What is anterior open bite?

Anterior open bite is when the teeth do not close correctly on the front teeth. There should be a small overlap between the top and the bottom teeth. They should also come down completely into this overlap when the back teeth are brought together.

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When the back teeth are brought together and there is still a space between the top and the bottom teeth in the front, this is called anterior open bite.

Anterior open bite might be genetic, but it also may be caused by thumb sucking. This is because the thumb will be pressed into the top gums, causing those teeth to come out at an angle.

To a lesser degree, anterior open bit may be caused by a constant chewing on objects. This may include nail biting. Anterior open bite may also be encouraged by what is called tongue thrusting.

Hygiene conclusion

The bottom line is that kids should be allowed to roam around their environments and around nature. Antibiotics, antibacterial soaps and other hygiene strategies may interfere with a child’s development of strong colonies of probiotics.

Learn other ways to beat allergies and hay fever:

hay fever folded side



Lynch SL, Sears MR, Hancox RJ. Thumb-Sucking, Nail-Biting, and Atopic Sensitization, Asthma, and Hay Fever. Pediatrics. Published online July 11 2016

McMaster University Release. Thumb-sucking and nail-biting have a positive side. July 11, 2016.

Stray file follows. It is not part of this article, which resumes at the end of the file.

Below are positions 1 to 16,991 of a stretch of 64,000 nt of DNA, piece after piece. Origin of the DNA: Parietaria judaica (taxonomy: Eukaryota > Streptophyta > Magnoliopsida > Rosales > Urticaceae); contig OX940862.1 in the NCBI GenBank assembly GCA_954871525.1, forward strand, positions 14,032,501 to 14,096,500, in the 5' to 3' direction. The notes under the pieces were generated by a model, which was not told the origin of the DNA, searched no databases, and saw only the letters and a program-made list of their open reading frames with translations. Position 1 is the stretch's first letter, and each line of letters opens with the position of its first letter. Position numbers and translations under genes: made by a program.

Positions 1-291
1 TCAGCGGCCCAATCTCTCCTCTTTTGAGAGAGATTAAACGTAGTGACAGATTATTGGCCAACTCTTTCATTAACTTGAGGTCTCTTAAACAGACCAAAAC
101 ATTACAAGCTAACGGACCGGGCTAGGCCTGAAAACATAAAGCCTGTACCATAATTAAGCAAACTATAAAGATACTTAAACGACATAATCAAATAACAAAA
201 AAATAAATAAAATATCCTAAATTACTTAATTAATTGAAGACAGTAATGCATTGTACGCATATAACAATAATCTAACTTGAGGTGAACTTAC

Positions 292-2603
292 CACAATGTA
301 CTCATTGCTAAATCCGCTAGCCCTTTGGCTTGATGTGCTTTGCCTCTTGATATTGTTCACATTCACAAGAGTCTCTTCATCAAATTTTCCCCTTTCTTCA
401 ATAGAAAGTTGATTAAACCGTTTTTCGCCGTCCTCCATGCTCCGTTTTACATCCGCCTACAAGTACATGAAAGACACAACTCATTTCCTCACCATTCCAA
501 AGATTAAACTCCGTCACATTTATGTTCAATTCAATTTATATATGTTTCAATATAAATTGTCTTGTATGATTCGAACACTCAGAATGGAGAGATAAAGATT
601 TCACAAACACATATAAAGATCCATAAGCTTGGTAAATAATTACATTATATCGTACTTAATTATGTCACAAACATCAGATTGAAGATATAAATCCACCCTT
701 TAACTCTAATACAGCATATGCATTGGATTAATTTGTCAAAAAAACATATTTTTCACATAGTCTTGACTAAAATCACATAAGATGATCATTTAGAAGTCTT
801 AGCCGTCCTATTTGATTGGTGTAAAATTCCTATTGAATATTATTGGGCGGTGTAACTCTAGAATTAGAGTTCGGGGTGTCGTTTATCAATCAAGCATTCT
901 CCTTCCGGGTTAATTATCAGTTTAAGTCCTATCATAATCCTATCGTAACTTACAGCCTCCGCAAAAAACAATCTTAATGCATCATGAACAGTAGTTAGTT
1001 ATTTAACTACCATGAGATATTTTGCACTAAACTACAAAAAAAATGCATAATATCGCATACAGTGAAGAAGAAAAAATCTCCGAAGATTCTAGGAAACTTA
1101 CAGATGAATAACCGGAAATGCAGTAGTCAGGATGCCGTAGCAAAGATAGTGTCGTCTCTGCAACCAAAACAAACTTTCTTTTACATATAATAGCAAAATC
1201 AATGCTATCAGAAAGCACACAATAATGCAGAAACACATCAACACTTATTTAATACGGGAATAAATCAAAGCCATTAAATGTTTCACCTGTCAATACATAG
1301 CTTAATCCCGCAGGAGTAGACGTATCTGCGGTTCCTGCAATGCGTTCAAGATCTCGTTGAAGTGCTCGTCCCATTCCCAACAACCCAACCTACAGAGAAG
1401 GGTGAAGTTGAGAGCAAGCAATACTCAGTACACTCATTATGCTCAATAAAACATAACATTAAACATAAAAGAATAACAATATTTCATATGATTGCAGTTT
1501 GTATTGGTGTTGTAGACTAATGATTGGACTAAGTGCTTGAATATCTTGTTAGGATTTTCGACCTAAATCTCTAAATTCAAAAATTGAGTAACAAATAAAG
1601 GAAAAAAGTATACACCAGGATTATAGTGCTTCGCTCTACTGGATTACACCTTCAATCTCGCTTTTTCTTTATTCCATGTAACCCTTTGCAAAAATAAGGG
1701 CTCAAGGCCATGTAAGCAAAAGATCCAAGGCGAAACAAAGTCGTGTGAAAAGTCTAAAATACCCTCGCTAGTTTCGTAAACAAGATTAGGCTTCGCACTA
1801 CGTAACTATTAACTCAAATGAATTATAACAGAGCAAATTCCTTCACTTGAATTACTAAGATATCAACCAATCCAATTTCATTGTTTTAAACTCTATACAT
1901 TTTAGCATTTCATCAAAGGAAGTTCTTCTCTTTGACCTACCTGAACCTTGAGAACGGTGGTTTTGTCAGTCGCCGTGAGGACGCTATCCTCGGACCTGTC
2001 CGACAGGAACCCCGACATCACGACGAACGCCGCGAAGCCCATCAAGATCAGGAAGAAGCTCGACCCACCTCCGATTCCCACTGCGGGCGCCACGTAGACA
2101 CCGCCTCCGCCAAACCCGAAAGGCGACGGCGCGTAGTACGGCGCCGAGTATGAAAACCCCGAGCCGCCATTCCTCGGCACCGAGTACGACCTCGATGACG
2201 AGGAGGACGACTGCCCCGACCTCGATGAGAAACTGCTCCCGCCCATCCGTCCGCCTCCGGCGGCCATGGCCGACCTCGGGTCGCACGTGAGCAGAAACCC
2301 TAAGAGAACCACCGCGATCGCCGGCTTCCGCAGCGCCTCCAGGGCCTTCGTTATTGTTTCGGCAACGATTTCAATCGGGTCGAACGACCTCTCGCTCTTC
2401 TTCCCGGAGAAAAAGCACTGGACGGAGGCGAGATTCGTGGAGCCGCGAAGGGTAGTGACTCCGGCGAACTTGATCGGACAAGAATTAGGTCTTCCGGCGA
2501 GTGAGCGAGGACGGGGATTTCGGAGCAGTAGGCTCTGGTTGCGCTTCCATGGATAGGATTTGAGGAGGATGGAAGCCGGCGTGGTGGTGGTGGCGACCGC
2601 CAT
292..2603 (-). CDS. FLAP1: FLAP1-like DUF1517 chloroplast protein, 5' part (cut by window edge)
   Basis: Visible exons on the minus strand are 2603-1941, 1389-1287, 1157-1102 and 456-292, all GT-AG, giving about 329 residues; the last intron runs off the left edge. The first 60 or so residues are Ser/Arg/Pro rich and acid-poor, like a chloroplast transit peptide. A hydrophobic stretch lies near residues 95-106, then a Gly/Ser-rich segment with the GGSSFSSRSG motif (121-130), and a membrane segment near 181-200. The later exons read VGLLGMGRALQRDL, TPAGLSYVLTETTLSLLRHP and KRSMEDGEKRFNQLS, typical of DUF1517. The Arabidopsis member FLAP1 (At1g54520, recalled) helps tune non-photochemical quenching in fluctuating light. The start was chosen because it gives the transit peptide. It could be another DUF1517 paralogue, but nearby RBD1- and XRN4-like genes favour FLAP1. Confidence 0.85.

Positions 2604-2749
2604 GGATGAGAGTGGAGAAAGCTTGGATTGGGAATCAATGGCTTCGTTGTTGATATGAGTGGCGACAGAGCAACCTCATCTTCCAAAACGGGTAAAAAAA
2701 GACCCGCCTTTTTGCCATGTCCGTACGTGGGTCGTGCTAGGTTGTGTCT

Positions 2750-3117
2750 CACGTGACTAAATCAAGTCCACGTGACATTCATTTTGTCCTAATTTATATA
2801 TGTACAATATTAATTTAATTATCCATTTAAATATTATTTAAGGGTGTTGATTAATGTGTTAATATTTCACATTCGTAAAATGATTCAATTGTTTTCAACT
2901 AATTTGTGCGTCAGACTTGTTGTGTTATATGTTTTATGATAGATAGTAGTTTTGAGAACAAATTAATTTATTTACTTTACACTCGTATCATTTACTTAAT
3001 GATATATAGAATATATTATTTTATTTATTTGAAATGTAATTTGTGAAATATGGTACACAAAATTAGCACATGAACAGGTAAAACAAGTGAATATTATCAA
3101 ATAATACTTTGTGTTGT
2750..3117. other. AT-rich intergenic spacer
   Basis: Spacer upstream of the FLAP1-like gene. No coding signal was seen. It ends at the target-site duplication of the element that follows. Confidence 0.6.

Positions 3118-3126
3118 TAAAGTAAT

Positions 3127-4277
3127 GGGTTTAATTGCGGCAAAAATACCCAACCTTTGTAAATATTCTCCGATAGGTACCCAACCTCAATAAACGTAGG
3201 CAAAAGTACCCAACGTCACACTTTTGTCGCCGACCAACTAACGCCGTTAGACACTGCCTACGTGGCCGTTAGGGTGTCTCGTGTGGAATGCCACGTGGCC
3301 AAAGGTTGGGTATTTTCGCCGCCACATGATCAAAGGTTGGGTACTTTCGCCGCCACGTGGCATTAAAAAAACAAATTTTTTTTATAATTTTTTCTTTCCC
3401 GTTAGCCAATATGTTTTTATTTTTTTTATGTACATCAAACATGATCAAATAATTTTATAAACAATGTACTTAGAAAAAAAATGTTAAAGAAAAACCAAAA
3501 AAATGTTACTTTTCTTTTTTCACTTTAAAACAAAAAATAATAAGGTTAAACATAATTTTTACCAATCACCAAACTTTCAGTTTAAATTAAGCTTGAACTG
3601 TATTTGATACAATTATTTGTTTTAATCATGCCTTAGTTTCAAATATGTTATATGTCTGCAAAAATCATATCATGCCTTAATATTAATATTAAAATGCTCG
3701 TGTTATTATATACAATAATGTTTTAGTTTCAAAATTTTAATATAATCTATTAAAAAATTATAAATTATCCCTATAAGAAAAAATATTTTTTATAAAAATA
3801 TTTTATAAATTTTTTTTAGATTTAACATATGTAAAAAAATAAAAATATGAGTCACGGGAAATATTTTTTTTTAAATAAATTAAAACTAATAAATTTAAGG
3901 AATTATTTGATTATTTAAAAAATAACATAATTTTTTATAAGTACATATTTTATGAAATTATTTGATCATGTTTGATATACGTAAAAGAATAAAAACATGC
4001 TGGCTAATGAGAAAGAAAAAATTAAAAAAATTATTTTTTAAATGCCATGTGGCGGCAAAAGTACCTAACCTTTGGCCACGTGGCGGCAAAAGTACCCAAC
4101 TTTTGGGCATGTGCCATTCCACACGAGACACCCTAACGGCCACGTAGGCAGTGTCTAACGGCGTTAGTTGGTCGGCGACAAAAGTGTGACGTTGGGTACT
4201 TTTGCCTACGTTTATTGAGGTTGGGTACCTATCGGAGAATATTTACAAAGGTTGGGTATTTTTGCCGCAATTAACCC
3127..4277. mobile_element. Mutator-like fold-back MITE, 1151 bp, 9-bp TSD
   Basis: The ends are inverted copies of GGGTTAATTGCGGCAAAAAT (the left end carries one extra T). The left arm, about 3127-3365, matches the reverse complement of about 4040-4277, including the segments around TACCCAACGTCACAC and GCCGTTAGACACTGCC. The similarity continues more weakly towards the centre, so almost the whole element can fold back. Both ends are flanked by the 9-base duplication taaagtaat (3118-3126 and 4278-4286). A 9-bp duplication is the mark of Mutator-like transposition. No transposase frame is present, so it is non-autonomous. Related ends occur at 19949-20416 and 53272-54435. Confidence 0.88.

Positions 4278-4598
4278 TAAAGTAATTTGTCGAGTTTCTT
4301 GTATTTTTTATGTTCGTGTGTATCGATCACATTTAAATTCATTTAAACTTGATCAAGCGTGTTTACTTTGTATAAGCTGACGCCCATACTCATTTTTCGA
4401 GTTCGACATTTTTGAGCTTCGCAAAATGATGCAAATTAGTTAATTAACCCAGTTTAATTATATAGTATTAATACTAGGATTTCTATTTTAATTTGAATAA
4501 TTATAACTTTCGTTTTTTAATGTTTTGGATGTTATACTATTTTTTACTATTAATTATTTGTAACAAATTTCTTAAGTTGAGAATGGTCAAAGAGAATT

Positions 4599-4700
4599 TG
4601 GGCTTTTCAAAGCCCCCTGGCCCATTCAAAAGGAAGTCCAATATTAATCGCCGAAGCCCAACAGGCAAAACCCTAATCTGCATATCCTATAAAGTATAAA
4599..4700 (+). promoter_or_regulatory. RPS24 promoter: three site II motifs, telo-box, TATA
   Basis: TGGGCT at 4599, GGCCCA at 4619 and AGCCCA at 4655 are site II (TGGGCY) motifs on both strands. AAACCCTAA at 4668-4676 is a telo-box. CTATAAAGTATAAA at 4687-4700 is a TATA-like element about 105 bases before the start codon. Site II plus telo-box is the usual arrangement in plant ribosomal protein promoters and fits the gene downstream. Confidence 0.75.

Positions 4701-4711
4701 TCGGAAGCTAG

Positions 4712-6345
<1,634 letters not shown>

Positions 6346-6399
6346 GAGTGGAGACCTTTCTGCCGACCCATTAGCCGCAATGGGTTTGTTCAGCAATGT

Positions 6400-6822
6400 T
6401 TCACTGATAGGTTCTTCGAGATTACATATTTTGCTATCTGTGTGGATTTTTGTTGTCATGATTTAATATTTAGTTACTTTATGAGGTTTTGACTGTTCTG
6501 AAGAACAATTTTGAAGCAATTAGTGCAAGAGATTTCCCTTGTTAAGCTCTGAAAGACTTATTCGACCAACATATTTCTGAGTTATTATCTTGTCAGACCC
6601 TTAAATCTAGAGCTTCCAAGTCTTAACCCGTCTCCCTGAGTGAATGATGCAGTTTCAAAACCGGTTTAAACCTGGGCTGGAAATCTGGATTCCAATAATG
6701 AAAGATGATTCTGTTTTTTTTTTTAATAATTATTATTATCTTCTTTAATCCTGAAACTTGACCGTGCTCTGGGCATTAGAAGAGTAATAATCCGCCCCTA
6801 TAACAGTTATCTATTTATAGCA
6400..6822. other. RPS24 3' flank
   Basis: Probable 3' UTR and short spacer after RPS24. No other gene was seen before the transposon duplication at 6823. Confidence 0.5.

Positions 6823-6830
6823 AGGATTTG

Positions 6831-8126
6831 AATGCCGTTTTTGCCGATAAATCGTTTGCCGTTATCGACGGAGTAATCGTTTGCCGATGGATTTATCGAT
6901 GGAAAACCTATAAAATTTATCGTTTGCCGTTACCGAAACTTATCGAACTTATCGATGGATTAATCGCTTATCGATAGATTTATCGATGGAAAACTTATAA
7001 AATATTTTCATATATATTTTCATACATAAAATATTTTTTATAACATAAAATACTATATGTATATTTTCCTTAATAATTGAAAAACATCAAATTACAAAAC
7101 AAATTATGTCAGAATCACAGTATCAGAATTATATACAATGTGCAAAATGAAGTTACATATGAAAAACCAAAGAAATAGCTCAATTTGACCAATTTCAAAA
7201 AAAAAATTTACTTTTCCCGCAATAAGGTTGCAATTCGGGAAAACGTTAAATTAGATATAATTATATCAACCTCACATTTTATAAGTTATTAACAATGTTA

Garde JB, Suryavanshi RK, Jawale BA, Deshmukh V, Dadhe DP, Suryavanshi MK. An epidemiological study to know the prevalence of deleterious oral habits among 6 to 12 year old children. J Int Oral Health. 2014 Feb;6(1):39-43.

Silvestrini-Biavati A, Salamone S, Silvestrini-Biavati F, Agostino P, Ugolini A. Anterior open-bite and sucking habits in Italian preschool children. Eur J Paediatr Dent. 2016 Mar;17(1):43-6.

Vasconcelos FM, Massoni AC, Heimer MV, Ferreira AM, Katz CR, Rosenblatt A. Non-nutritive sucking habits, anterior open bite and associated factors in Brazilian children aged 30-59 months. Braz Dent J. 2011;22(2):140-5.

Case Adams, PhD

Case Adams has a Ph.D. in Natural Health Sciences, is a California Naturopath and is Board Certified as an Alternative Medicine Practitioner, with clinical experience and diplomas in Aromatherapy, Bach Flower Remedies, Blood Chemistry, Clinical Nutritional Counseling, Homeopathy and Colon Hydrotherapy. He has authored 27 books and numerous articles on print and online magazines. Contact: [email protected]